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Editor's Column: Oak Harbor drag show brings back fond memories
I regret having missed the Oak Harbor drag show the night of May 8 because of the many fond memories I have of drag shows.
In my time it was Arlington, not Oak Harbor, that was the mecca of drag. The Arlington airport had what seemed like an endless supply of asphalt and dragsters from miles around would show up to see who was fastest.
High school kid showed up to drag, many against their parents’ wishes as dragging was frowned upon by most elders. It was different, it was expensive, and it was dangerous. But still, the kids dragged in droves.
There were old vehicles creatively crafted into dragsters, such as a ‘34 Ford Roadster, but most were stock or souped-up modern muscle cars, like Mustangs with their high performance 289 engines, Camaros, GTO’s, Road Runners, Firebirds and numerous others. Many a mother fainted to see her son sitting in a drag car, a sight that would set the neighbors chatting about how poorly he must have been raised to waste his time and money on such an unseemly activity.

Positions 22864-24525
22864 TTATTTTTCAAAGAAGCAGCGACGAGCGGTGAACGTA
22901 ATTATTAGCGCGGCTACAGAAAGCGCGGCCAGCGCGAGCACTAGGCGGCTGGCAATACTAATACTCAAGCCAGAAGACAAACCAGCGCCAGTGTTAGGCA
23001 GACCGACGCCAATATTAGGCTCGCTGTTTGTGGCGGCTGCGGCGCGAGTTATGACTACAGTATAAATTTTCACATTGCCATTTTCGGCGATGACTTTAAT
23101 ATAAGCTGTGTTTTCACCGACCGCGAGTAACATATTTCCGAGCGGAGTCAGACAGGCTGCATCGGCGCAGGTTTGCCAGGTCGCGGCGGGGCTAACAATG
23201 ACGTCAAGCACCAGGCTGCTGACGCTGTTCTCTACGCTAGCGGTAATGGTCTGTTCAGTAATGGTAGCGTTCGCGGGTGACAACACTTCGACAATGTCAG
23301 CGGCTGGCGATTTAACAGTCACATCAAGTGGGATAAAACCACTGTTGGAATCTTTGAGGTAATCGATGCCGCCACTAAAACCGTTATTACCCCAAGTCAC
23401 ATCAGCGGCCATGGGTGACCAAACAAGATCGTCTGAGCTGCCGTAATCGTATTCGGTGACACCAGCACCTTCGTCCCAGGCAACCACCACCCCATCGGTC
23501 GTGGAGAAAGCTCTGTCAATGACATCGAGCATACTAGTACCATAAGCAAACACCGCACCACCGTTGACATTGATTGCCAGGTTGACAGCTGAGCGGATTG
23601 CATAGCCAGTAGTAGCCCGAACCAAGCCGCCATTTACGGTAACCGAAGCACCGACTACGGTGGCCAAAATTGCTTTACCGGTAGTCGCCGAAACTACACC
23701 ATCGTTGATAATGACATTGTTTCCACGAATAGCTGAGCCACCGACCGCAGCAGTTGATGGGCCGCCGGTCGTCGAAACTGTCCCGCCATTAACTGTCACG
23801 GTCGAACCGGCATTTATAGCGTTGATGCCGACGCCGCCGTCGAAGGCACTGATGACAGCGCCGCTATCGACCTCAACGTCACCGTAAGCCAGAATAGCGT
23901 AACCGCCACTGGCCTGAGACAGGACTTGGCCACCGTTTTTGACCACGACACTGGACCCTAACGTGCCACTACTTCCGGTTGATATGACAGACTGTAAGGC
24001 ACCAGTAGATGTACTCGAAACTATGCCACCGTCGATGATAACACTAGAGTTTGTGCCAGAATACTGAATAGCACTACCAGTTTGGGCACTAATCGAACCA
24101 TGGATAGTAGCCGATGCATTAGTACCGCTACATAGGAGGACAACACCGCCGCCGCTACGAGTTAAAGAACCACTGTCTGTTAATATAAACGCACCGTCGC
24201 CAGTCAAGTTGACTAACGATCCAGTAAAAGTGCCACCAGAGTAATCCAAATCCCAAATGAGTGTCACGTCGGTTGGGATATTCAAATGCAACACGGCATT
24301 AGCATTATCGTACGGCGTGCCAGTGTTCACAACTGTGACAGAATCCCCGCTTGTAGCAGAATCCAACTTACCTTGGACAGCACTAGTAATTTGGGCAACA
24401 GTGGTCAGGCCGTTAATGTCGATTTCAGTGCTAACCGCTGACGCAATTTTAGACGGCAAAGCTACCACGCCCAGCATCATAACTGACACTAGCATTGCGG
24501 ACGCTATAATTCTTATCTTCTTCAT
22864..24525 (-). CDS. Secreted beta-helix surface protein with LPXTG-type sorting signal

Of course, the kids’ cars were just the preliminaries. What the crowd really showed up for was the professional drags stars whose very image would make girls swoon and guys green with envy. They’d line up their dragsters side-by-side, wait for the starter’s flag to be waved, and then gun it, leaving behind burning rubber and a trail of smoke that looked like a BP oil rig blowout.
The guy who attracted the most devoted following in these parts was named Jerry Ruth, King of the Northwest Dragsters. His rig could crack the 200 mph barrier in the quarter-mile, something virtually unheard of in those days. Once I saw him hit 202 at the Arlington track and I felt like I’d seen Roger Maris hit his 60th home run or Johnny Unitas throw the NFL championship winning TD pass. Ruth’s drag fame grew beyond the Northwest. He was drag racing’s Bill Muncey, King of the Hydros. When it came to drag shows, the Northwest was as fast as any place in the county.
It wasn’t long before drag queens came along, with women showing men they too could stomp on a gas pedal and control a speeding, burning hunk of metal through a quarter mile of terror on wheels. The best was Shirley Muldowney, the Queen of Drag Racing, who may have been the greatest of them all.
That’s why I feel so badly about missing Oak Harbor’s drag show. Maybe Queen Muldowney was there, or perhaps King Ruth. It kind of chokes me up that the college kids who staged the drag show still honor the greats of racing. At least, that’s what I’m hoping the show was about.